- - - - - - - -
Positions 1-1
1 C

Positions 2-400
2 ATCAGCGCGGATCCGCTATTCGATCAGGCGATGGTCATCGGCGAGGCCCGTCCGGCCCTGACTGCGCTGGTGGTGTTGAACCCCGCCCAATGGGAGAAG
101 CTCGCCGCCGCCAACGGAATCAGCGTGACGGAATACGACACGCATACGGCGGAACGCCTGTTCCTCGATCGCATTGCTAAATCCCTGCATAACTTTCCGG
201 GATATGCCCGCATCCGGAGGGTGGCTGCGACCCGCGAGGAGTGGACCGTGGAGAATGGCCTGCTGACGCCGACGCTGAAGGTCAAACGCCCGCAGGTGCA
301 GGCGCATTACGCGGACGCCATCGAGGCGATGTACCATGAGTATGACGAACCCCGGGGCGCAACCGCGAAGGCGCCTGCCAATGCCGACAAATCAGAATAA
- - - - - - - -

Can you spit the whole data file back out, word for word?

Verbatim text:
Positions 1-1
1 C

Positions 2-400
2 ATCAGCGCGGATCCGCTATTCGATCAGGCGATGGTCATCGGCGAGGCCCGTCCGGCCCTGACTGCGCTGGTGGTGTTGAACCCCGCCCAATGGGAGAAG
101 CTCGCCGCCGCCAACGGAATCAGCGTGACGGAATACGACACGCATACGGCGGAACGCCTGTTCCTCGATCGCATTGCTAAATCCCTGCATAACTTTCCGG
201 GATATGCCCGCATCCGGAGGGTGGCTGCGACCCGCGAGGAGTGGACCGTGGAGAATGGCCTGCTGACGCCGACGCTGAAGGTCAAACGCCCGCAGGTGCA
301 GGCGCATTACGCGGACGCCATCGAGGCGATGTACCATGAGTATGACGAACCCCGGGGCGCAACCGCGAAGGCGCCTGCCAATGCCGACAAATCAGAATAA